WASHINGTON, D.C. (May 27, 2014) —
Louisiana has sent a strong message to young people that indoor tanning can be dangerous to their health by passing a law that bans minors under the age of 18 years old from using indoor tanning devices. Louisiana is the ninth state that has instituted a ban on indoor tanning for minors under 18.
“Melanoma incidence rates have been increasing for the last 30 years, and the American Academy of Dermatology Association is pleased to see that another state has recognized the risks associated with using these dangerous devices,” said board-certified dermatologist Brett M. Coldiron, MD, FAAD, president of the American Academy of Dermatology Association (AADA). “The AADA applauds Louisiana for taking this significant step in protecting its youth from melanoma, the deadliest form of skin cancer, and non-melanoma skin cancers. Prevention is the key to reducing this alarming trend in melanoma incidence rates, and we need to continue to educate the public about the risks of indoor tanning and encourage healthy decisions to help prevent skin cancer.”
Legislation prohibiting the use of indoor tanning beds by minors under 18 passed the Louisiana legislature unanimously and was signed into law by Gov. Bobby Jindal. The law will go into effect on Aug. 1.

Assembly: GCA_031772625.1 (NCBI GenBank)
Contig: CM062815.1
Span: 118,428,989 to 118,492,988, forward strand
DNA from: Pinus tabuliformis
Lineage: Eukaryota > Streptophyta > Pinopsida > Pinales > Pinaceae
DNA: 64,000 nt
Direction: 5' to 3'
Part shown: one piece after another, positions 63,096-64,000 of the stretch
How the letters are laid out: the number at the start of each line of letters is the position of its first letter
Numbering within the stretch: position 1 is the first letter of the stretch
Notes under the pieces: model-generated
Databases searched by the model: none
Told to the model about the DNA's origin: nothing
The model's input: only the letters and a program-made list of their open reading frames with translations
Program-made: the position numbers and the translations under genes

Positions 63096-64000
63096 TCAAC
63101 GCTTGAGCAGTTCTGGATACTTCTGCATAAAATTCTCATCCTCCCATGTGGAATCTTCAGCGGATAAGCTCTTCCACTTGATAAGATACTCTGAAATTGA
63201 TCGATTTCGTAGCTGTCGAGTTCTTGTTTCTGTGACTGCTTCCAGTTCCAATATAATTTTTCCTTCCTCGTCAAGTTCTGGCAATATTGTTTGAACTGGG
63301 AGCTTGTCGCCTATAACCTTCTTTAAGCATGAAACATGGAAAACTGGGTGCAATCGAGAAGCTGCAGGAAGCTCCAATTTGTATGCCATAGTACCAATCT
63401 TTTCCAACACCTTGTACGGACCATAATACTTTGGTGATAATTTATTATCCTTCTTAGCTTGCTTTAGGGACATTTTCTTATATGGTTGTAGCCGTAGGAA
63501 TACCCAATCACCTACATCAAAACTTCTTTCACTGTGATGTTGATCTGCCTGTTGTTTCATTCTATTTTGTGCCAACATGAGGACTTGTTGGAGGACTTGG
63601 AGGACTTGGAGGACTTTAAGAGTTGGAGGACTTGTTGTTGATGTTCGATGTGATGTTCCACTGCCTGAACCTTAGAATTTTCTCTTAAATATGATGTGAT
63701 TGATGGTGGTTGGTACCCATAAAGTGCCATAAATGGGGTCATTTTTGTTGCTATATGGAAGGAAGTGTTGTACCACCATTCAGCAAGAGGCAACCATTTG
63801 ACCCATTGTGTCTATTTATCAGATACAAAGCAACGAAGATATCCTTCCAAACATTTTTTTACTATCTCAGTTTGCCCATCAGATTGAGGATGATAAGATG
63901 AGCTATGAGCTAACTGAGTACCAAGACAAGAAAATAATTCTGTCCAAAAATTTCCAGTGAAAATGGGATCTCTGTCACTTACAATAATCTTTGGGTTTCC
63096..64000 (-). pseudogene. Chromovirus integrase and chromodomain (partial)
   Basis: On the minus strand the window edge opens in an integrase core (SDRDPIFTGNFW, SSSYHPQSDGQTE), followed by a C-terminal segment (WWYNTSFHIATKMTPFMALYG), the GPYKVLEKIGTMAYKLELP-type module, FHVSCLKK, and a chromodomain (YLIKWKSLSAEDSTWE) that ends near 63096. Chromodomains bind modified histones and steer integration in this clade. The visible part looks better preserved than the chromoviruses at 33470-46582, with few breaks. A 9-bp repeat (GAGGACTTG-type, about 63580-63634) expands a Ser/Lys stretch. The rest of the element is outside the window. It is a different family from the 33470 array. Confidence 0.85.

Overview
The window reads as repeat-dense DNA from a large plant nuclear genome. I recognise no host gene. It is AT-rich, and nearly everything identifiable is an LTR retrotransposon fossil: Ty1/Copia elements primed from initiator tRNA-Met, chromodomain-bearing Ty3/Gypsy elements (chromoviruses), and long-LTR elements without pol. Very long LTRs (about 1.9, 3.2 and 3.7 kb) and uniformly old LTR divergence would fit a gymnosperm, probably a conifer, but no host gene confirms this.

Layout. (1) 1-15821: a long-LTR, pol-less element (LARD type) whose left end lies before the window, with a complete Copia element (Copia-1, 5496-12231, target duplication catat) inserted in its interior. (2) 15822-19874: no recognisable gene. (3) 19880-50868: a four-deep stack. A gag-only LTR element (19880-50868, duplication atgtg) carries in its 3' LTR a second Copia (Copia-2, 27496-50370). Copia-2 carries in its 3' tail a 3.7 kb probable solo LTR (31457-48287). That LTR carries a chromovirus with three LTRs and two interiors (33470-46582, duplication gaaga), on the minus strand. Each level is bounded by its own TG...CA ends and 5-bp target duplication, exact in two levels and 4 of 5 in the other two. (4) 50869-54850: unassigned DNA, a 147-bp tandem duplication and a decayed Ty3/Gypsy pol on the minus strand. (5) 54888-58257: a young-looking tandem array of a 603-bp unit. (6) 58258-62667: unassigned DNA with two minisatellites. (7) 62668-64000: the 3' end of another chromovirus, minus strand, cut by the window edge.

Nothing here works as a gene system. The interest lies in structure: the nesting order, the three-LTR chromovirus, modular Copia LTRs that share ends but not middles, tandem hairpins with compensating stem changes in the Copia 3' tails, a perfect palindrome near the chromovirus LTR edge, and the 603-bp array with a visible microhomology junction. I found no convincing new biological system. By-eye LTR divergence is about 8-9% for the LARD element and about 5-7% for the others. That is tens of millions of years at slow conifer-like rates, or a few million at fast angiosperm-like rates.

Support for the ban was provided by the AADA, AIM at Melanoma, the American Cancer Society – Cancer Action Network, the American Society for Dermatologic Surgery Association, the Dermatology Interest Group, Louisiana Academy of Family Physicians, Louisiana Dermatological Society, Louisiana State Medical Society, Louisiana State University Medical School, and the Ochsner Health System.
More than 3.5 million skin cancers in more than 2 million people are diagnosed annually. It is estimated that one in five Americans will develop skin cancer in their lifetime and more than 750 new cases of melanoma will be diagnosed in Louisiana in 2014.
The Academy’s SPOT Skin Cancer™ public education initiative is committed to increasing the public’s understanding of skin cancer and motivating people to change their behavior to prevent and detect skin cancer. Visit the SPOT Skin Cancer™ website — www.SpotSkinCancer.org — to learn how to perform a skin self-exam, download a body mole map for tracking changes on your skin, and find free skin cancer screenings in your area. You can also download free materials to educate others in your community, and those affected by skin cancer can share their story via the website.